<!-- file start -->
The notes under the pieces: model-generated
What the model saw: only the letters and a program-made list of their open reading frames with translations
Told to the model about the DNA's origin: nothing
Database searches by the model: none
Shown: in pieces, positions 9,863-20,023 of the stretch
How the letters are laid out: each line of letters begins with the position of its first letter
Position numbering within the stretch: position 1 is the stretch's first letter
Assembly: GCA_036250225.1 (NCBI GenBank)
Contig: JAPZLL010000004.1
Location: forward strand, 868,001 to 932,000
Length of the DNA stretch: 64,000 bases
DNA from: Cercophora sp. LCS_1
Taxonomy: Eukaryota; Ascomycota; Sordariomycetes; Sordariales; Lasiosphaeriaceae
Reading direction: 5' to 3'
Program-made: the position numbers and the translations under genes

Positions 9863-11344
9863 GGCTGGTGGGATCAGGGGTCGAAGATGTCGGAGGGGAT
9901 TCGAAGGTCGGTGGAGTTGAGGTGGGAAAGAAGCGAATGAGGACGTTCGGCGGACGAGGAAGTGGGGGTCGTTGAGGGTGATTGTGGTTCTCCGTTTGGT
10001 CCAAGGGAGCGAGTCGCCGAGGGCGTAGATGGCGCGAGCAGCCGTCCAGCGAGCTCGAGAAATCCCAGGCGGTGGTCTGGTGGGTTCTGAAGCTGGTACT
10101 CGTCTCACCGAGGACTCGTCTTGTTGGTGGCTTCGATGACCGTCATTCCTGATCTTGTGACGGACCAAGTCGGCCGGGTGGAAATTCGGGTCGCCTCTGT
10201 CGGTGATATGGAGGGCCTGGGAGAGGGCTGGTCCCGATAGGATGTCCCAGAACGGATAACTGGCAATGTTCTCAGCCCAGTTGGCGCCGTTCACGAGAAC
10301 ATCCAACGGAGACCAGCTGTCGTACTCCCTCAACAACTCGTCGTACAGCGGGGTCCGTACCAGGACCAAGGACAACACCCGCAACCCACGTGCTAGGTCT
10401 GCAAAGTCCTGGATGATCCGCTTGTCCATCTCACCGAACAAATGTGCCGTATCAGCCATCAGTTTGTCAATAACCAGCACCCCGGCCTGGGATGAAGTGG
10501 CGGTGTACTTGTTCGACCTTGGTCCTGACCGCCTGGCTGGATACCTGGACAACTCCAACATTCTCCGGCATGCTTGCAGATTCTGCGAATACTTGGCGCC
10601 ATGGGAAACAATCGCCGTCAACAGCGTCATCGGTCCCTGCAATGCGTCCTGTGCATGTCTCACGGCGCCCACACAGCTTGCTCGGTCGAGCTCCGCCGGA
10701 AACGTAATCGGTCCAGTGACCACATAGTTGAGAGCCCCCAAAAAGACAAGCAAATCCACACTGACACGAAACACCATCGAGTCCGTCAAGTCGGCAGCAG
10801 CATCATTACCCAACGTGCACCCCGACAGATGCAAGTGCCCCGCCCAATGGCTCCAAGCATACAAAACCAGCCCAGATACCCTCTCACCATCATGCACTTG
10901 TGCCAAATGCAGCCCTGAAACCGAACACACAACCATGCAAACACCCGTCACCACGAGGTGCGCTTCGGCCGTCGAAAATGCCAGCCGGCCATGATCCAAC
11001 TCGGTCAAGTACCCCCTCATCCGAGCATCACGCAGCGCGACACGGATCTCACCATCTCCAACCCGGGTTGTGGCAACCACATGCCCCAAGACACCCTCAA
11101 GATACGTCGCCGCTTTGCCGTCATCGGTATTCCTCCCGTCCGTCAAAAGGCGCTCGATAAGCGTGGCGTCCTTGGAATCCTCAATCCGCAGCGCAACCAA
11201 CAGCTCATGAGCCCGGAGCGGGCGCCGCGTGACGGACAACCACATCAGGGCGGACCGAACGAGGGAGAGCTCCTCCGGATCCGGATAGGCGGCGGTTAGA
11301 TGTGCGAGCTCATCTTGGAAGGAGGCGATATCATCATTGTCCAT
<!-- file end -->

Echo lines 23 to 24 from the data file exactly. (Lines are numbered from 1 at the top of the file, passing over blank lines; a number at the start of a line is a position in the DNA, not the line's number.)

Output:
10401 GCAAAGTCCTGGATGATCCGCTTGTCCATCTCACCGAACAAATGTGCCGTATCAGCCATCAGTTTGTCAATAACCAGCACCCCGGCCTGGGATGAAGTGG
10501 CGGTGTACTTGTTCGACCTTGGTCCTGACCGCCTGGCTGGATACCTGGACAACTCCAACATTCTCCGGCATGCTTGCAGATTCTGCGAATACTTGGCGCC